I was about to go through to my office when I spotted the newspaper on Mrs V’s desk.
“How come you have a copy of The Bugle? Surely, you haven’t started reading that awful rag?”
“I don’t normally buy it, but they’re running a yarn feature all this week—covering knitting and crocheting in Washbridge.”
“Really? I wouldn’t have thought that was The Bugle’s kind of thing.”
“Me neither. I was quite surprised when I saw it. Your grandmother has an article in here.”
Wow! Grandma really did have Dougal Bugle wrapped around her little, bony finger.
“I say article, but it comes across as more of an advert for Ever A Wool Moment.”
“That doesn’t surprise me.”
Just then, I noticed the front page headline: ‘
Where is Starr?
“Typical! They can’t even spell Star,” I tutted, but on closer inspection, I realised the article was actually about a reality TV celebrity called Starr Fish. She’d gone missing two days earlier, and no one knew her whereabouts. The article gave some background. Apparently, her real name was Carol Smith, but she’d changed it just before she took part in a reality TV show called ‘Life At The Top’, in which several young people were forced to live on the top floor of an apartment block. Essentially, they were stuck there together for six weeks while the cameras followed their exploits. Thankfully, I hadn’t had the misfortune to see that terrible TV show, but apparently Starr Fish had won, and was now considered a Z-list celebrity. The speculation was that the pressure of ‘fame’ had got to her, and she was hiding from the glare of the spotlight.
The reason The Bugle was covering the story, which was probably more suited to the national tabloids, was because Starr lived in Washbridge. It seemed that Kathy wasn’t the city’s only reality TV celebrity.
Half way through the morning, Jack turned up at my office.
“What a nice surprise. Do you want a coffee?”
“I can’t stay. I was just passing, and wanted to say that I’m looking forward to tonight’s murder mystery evening.”
“Kathy called me earlier. She seemed to think I already knew about it.”
“I said you must have forgotten to mention it.”
“Yeah, I must have.” Kathy was going to die a slow, lingering death.
“It’ll be nice to pit my wits against yours. Anyway, like I said, I’m on my way somewhere. See you tonight, pet—”
“Don’t you dare.”
“Later.” He grinned.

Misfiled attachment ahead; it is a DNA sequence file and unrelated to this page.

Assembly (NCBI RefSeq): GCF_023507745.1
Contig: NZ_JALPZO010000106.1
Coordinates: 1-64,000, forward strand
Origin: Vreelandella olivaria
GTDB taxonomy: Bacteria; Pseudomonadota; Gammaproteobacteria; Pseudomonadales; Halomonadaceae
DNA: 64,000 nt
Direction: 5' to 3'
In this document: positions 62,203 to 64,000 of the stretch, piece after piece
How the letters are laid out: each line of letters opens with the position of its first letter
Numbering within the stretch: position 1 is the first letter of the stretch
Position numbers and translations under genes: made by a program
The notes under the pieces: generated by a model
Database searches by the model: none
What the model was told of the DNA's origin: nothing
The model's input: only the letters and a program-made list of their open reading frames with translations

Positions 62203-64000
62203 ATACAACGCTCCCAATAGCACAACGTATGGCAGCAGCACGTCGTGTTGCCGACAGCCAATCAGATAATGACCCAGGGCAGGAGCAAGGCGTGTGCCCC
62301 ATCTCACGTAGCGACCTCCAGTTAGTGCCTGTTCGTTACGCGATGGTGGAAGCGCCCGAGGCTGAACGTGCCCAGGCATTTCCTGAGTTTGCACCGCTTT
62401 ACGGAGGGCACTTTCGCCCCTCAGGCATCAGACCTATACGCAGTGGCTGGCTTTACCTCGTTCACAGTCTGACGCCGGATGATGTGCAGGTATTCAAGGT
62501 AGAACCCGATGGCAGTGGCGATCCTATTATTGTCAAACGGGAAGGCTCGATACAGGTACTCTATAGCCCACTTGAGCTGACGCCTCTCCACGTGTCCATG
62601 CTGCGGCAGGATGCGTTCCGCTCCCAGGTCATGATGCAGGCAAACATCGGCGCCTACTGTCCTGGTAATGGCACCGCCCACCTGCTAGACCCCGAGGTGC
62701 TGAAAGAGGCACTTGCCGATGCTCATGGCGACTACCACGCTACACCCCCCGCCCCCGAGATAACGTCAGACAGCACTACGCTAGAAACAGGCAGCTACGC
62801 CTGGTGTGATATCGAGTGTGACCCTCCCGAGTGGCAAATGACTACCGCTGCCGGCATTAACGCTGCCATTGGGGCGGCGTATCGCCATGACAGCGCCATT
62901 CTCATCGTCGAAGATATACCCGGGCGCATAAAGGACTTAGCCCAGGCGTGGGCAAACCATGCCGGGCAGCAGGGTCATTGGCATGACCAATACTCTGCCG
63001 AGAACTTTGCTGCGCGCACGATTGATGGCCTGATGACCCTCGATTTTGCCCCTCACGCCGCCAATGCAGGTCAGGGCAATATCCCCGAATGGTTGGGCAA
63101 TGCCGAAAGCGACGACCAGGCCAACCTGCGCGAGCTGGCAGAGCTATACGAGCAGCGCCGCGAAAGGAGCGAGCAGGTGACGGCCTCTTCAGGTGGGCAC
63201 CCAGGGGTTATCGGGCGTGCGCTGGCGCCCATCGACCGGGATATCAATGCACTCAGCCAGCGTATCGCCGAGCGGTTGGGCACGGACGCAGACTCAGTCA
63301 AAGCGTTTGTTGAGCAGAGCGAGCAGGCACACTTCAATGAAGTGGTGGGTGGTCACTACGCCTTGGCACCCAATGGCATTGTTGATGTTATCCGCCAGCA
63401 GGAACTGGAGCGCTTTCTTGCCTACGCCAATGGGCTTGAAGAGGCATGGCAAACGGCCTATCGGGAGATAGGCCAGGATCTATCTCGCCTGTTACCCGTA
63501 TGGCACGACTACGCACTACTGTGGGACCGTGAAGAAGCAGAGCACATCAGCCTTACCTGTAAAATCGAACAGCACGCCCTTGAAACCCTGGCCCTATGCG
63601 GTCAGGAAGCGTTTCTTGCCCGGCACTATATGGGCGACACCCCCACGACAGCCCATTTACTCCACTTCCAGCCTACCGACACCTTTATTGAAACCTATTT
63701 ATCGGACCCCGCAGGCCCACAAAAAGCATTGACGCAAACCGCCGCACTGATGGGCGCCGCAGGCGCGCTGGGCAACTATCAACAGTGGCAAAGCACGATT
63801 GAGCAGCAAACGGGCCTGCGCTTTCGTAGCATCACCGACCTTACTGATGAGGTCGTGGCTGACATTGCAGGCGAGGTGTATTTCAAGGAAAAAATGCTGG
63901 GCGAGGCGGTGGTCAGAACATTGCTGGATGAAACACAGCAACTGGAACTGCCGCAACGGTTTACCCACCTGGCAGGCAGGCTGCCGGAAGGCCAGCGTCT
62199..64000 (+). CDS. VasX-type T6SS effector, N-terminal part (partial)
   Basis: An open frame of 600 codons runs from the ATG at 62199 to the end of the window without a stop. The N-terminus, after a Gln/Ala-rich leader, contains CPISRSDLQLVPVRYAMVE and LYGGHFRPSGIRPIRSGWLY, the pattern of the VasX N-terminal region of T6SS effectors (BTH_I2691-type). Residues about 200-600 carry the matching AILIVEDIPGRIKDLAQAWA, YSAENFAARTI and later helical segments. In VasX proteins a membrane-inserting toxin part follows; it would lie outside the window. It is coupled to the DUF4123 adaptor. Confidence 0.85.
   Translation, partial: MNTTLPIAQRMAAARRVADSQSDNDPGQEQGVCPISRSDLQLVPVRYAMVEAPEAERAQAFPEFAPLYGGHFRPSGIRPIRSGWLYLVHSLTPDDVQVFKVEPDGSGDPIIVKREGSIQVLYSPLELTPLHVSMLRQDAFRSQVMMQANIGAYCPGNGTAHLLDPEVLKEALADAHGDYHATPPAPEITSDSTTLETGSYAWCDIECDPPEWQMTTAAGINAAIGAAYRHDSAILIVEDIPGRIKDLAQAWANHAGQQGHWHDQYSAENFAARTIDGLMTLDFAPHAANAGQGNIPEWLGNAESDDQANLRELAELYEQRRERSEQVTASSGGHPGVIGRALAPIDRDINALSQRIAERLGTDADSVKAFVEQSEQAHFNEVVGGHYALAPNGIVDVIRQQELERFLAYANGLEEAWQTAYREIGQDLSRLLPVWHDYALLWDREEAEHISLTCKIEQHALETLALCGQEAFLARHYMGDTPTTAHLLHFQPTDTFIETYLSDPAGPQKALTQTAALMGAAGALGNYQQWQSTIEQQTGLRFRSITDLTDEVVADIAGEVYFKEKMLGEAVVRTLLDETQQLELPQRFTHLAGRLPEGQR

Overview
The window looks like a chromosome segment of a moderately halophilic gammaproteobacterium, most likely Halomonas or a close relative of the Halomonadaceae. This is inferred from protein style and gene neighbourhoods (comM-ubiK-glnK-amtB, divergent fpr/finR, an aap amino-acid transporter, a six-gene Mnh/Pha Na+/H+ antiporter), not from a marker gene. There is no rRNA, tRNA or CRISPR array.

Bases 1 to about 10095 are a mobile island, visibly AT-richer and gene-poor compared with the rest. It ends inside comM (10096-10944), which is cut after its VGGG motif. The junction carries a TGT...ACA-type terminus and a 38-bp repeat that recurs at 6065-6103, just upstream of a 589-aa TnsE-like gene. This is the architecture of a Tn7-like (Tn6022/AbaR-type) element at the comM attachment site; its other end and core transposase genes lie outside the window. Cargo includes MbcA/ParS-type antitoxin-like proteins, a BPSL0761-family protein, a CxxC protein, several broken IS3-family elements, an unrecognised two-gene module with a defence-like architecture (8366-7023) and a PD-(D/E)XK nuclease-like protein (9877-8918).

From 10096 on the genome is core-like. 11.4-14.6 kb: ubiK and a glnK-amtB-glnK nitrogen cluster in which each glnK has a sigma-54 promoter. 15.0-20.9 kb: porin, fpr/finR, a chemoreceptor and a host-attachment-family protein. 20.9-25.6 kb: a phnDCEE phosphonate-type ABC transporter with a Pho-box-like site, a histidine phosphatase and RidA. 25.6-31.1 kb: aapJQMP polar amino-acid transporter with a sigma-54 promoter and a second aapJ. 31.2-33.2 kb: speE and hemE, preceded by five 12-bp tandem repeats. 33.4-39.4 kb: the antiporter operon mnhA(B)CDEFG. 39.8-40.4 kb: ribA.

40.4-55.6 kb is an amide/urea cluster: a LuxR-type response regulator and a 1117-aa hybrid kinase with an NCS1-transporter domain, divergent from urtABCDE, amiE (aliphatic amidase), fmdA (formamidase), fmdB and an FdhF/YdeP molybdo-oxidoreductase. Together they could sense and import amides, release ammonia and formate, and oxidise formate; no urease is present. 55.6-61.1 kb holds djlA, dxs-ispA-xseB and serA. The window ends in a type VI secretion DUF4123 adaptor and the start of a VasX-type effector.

I waited until I heard him leave the outer office, and then called my sister.
“What’s going on, Kathy?”
“Morning to you too, Jill. Yes, I’m very well—thanks for asking.”
“Never mind that. What’s all this about a murder mystery evening?”
“I thought I’d told you.”
“Well, you didn’t!
“Whoops! Silly me. It’s being held at The Old Trout in Middle Tweaking.”
“What’s that when it’s at home?”
“It’s the name of a village. It’s about thirty miles from here. I’m surprised you haven’t heard of it.”
“I’m pretty sure I’d have remembered that name.”
“I thought it sounded like fun. What with you being a P.I, and Jack being a detective.”
“That’s what we do for a living. It doesn’t mean we want to spend our leisure time investigating murders. It’s like asking Peter to go to a gardener’s question time evening.”
“Pete would probably enjoy that.”
“So, what happens exactly?”
“First, we have a meal—the food is apparently excellent at The Old Trout. Then some local thesps entertain us. One of them pretends to have been murdered. We get to ask the others questions to work out which one of them is the murderer. Don’t you think it sounds like fun?”
“I suppose so, but it would have been nice to have been asked. And don’t say you forgot because I don’t believe you.”
“It’s about time the four of us had a night out together. How else are we ever going to get to know your future husband?”
“Jill, wait! Have you seen the main story in The Bugle?”
“About Starr what’s-her-face who’s disappeared? What about it?”
“I can empathise with what she’s going through.”
I laughed. “Are you seriously trying to compare yourself to Starr Fish?”
“We’re both reality TV celebrities.”
“Yeah, but she’s on the front page of all the national tabloids. You’re on the back page of Crochet Monthly.”
“I might have known you’d be jealous. Anyway, I
understand what it’s like. All the fans—all the adoration. The pressure must’ve got to her. She’s probably gone somewhere quiet to recuperate.”
“All the fans? Are you kidding me? So far, you’ve had two old ladies ask you for an autograph.”
“You’re not counting all the autograph hunters who come into Ever A Wool Moment.”
“How many have there been?”
“More than ten?”
Mid-afternoon, I took myself out of the office for a while. There was something on my mind which I needed to think about without a crazy cat interrupting my thoughts.
I’d been shaken by what I’d seen on the top floor of The Central. If I’d understood the wall-calendar correctly, someone planned to take me out, in only a few days’ time. My father had warned me that TDO was likely to act soon, but that could have been a double bluff to steer my attention away from him. I still couldn’t shake the idea that
I found a quiet bench in Washbridge Gardens. I’d only been there for a few minutes when a little bird landed at my feet, and seemed to be waiting for me to feed him.
“Sorry, boy. I don’t have any food.”
It was as though he’d understood because he immediately flew away.
I needed help, but had no idea who to turn to. Normally, I would have gone to Grandma, but what could she do against TDO? The more I thought about it, the more I realised that I was on my own this time. I was going to have to face this threat alone, and hope that my new enhanced powers would be enough to see me through. It wasn’t only my personal well-being that I feared for. I felt as though the future of Candlefield, and maybe even witchcraft itself, was on my shoulders. If I did succumb to TDO, and he absorbed my powers, who would be able to stand in his way?